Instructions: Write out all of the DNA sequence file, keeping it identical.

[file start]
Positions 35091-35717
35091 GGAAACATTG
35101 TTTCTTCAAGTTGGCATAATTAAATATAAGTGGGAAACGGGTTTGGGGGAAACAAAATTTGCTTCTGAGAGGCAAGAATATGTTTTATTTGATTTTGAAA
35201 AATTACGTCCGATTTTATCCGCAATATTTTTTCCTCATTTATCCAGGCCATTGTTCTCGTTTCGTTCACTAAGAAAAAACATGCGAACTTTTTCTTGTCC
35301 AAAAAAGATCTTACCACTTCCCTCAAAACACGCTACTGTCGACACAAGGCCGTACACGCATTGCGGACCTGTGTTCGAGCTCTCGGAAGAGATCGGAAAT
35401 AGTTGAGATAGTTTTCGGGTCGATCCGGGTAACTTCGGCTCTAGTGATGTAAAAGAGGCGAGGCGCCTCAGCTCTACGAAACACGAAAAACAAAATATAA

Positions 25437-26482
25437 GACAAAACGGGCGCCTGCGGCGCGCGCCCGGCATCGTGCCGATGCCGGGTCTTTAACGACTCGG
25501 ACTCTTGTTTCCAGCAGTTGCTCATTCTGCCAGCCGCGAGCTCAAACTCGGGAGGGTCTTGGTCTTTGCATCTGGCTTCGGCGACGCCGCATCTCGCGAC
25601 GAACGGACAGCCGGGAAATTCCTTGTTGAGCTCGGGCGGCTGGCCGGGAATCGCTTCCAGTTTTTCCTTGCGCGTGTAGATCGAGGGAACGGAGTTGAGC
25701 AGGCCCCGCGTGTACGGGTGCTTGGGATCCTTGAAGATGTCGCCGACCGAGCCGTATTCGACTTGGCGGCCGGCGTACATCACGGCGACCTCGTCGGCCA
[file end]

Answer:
Positions 35091-35717
35091 GGAAACATTG
35101 TTTCTTCAAGTTGGCATAATTAAATATAAGTGGGAAACGGGTTTGGGGGAAACAAAATTTGCTTCTGAGAGGCAAGAATATGTTTTATTTGATTTTGAAA
35201 AATTACGTCCGATTTTATCCGCAATATTTTTTCCTCATTTATCCAGGCCATTGTTCTCGTTTCGTTCACTAAGAAAAAACATGCGAACTTTTTCTTGTCC
35301 AAAAAAGATCTTACCACTTCCCTCAAAACACGCTACTGTCGACACAAGGCCGTACACGCATTGCGGACCTGTGTTCGAGCTCTCGGAAGAGATCGGAAAT
35401 AGTTGAGATAGTTTTCGGGTCGATCCGGGTAACTTCGGCTCTAGTGATGTAAAAGAGGCGAGGCGCCTCAGCTCTACGAAACACGAAAAACAAAATATAA

Positions 25437-26482
25437 GACAAAACGGGCGCCTGCGGCGCGCGCCCGGCATCGTGCCGATGCCGGGTCTTTAACGACTCGG
25501 ACTCTTGTTTCCAGCAGTTGCTCATTCTGCCAGCCGCGAGCTCAAACTCGGGAGGGTCTTGGTCTTTGCATCTGGCTTCGGCGACGCCGCATCTCGCGAC
25601 GAACGGACAGCCGGGAAATTCCTTGTTGAGCTCGGGCGGCTGGCCGGGAATCGCTTCCAGTTTTTCCTTGCGCGTGTAGATCGAGGGAACGGAGTTGAGC
25701 AGGCCCCGCGTGTACGGGTGCTTGGGATCCTTGAAGATGTCGCCGACCGAGCCGTATTCGACTTGGCGGCCGGCGTACATCACGGCGACCTCGTCGGCCA